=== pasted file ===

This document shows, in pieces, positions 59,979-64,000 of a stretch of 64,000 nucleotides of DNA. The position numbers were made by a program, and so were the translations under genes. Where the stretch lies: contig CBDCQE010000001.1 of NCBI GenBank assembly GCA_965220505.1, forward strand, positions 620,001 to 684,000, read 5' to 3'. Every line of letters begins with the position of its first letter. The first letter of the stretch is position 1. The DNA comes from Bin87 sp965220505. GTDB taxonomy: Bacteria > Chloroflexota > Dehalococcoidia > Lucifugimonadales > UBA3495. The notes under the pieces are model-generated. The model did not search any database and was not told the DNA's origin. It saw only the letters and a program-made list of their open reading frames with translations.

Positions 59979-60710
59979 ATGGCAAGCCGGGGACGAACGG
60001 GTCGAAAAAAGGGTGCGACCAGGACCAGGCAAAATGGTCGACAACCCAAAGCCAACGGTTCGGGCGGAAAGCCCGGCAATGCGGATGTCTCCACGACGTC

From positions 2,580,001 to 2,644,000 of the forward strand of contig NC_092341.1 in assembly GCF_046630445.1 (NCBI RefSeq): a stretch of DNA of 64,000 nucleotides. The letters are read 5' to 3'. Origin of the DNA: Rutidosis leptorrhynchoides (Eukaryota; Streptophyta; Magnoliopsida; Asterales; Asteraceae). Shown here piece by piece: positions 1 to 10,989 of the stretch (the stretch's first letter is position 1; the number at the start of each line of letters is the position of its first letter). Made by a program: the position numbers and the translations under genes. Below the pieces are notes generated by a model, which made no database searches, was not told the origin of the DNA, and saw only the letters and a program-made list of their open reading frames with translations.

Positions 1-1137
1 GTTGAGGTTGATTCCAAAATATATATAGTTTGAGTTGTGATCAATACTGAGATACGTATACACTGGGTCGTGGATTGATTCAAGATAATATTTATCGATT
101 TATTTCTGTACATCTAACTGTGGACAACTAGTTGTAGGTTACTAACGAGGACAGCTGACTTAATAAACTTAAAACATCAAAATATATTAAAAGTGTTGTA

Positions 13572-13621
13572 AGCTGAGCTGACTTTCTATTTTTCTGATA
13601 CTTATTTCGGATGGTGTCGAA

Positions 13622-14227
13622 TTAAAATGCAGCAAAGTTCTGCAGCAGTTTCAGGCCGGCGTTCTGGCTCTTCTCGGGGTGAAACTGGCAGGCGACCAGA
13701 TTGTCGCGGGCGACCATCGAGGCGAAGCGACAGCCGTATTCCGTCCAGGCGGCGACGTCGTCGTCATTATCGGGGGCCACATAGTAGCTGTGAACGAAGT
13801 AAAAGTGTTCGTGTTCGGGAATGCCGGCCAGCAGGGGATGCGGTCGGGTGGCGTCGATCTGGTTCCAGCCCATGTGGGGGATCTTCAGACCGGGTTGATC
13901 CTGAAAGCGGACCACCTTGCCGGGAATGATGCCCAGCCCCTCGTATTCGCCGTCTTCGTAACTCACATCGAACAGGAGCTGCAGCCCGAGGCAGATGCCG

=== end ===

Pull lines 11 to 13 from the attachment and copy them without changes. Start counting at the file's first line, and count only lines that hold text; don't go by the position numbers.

13601 CTTATTTCGGATGGTGTCGAA

Positions 13622-14227
13622 TTAAAATGCAGCAAAGTTCTGCAGCAGTTTCAGGCCGGCGTTCTGGCTCTTCTCGGGGTGAAACTGGCAGGCGACCAGA